Over the last few years, a number of states, including Ohio, have begun adopting a no-fault divorce system, which does not require two spouses to prove fault in order to obtain a divorce. Instead, couples only need to agree that their marriage should be terminated due to incompatibility in order to pursue a dissolution of their marriage.
Although the process of divorce has become less complex in recent years, couples are still required to resolve a series of important issues before their divorce can be finalized. This includes deciding how marital property will be divided upon dissolution, as well as whether one spouse will be required to pay alimony, and if a couple has children, how parenting time and decision making responsibility will be shared. These decisions have important legal repercussions, so if you are considering divorce, you should strongly consider consulting with an experienced divorce lawyer near me who can explain your legal rights and obligations.
In Ohio, most couples decide to file for a dissolution of marriage, which means that they can end their marital relationship without having to prove that one or the other was at fault. However, Ohio law is unique in that it also allows couples to file for divorce, which can only be granted by a judge, who is tasked with determining who was at fault for the failure of the union. In addition to allowing the divorce process to be more speedily resolved, dissolving a marriage comes with a number of benefits. For instance, in order to dissolve a marriage, a couple must first come to an out-of-court settlement agreement about property division, alimony, and child custody. For this reason, dissolution proceedings tend to be completed much more quickly, at lower cost, and with less stress than divorce proceedings.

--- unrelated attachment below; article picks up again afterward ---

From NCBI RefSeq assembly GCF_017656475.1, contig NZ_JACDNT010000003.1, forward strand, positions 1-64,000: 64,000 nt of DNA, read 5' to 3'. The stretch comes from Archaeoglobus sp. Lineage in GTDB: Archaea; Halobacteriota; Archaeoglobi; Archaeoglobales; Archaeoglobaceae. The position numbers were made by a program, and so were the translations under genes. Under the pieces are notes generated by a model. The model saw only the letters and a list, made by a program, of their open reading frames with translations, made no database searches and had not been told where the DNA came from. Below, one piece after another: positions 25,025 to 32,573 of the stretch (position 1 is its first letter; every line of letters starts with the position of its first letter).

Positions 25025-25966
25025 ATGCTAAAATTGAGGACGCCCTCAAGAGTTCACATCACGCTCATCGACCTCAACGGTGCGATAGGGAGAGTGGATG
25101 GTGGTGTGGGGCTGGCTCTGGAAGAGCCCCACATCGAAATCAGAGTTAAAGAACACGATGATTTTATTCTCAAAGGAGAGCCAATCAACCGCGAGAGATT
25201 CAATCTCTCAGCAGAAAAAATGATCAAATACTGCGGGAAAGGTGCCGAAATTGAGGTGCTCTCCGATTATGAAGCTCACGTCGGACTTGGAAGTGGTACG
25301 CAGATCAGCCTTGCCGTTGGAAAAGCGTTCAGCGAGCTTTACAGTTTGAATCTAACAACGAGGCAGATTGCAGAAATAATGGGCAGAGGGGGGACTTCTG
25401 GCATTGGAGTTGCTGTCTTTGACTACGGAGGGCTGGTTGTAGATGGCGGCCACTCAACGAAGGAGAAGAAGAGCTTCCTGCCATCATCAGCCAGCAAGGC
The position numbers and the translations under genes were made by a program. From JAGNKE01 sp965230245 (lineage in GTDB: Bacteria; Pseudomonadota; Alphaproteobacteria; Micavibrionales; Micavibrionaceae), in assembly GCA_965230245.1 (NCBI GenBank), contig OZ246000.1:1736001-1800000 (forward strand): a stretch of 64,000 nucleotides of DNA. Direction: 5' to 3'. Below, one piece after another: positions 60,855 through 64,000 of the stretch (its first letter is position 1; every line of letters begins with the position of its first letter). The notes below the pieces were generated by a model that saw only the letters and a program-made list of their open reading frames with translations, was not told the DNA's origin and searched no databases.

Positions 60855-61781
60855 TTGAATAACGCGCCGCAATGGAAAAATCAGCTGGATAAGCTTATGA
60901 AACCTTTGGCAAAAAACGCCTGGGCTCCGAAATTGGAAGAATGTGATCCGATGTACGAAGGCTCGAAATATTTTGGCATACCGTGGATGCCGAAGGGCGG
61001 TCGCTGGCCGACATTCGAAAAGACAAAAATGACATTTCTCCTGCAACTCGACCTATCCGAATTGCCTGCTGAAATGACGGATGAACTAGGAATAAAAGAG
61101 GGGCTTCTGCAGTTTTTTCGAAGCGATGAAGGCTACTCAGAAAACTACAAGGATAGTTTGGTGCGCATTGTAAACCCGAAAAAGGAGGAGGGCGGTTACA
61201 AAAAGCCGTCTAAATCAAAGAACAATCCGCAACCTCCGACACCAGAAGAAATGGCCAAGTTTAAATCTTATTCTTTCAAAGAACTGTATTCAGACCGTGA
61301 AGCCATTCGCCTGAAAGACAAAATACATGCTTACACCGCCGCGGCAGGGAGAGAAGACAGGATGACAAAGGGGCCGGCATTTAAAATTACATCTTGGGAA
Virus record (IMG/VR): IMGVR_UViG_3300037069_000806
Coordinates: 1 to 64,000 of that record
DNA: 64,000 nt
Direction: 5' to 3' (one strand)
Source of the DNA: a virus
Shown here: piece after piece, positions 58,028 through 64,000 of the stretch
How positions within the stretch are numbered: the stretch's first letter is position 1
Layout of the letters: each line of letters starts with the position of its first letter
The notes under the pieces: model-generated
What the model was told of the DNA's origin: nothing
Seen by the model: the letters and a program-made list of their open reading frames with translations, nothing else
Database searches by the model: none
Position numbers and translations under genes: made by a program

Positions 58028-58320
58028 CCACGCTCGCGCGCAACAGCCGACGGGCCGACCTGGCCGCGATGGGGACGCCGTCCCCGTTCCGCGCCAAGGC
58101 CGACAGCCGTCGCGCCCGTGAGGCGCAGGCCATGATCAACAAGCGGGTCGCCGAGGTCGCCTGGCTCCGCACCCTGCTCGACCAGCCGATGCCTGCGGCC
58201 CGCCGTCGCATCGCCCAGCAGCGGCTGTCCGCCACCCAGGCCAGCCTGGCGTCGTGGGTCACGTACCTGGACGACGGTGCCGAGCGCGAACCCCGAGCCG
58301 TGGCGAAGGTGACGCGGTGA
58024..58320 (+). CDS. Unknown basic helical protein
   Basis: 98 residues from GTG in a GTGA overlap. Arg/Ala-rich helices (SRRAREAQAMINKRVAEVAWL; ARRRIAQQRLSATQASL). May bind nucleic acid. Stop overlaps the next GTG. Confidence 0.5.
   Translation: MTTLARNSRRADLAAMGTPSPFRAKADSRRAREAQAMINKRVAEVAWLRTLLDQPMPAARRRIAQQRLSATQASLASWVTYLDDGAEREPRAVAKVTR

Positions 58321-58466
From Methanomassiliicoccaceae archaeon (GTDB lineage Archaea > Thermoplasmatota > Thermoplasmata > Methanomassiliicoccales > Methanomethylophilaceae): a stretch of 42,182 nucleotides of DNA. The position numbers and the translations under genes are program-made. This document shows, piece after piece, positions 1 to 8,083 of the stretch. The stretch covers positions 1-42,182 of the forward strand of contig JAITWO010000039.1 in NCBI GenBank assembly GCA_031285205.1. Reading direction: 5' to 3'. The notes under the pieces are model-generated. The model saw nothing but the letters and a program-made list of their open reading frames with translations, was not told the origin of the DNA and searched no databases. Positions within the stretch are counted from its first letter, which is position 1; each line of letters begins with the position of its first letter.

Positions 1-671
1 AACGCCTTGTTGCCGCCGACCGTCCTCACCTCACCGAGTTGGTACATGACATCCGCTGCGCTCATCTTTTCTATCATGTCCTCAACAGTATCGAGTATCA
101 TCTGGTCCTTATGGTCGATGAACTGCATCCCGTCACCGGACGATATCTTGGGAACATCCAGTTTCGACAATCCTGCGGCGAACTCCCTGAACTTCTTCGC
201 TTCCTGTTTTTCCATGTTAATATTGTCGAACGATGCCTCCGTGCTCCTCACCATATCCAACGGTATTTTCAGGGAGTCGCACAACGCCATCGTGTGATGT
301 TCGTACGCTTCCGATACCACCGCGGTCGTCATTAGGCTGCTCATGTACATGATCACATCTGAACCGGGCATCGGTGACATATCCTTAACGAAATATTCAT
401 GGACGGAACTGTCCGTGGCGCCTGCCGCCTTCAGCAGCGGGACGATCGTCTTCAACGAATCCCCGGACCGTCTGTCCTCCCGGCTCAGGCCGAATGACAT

Whether or not an Ohio couple decides to dissolve their marriage or to ask the judge to grant a divorce, the parties involved must fulfill certain filing requirements. For example, in either case, when filing a petition with the court, at least one of the parties must have lived in Ohio for at least six months before filing. If this requirement is fulfilled and a couple wants to obtain a divorce, the petitioning spouse must file an official complaint in court.
Alternatively, if a couple chooses to go the dissolution route, both spouses must sign a Petition for Dissolution of Marriage and submit it with a separation agreement. Within 30 to 90 days, both spouses will be required to attend a hearing in court and acknowledge that they:
It is also important to keep in mind that even couples who file for divorce can convert the action to a dissolution proceeding at a later date.
For help dissolving your own marriage, please contact Fout Law at 330-437-7455 or complete one of our online contact forms and we will help you schedule an initial consultation at your earliest convenience.
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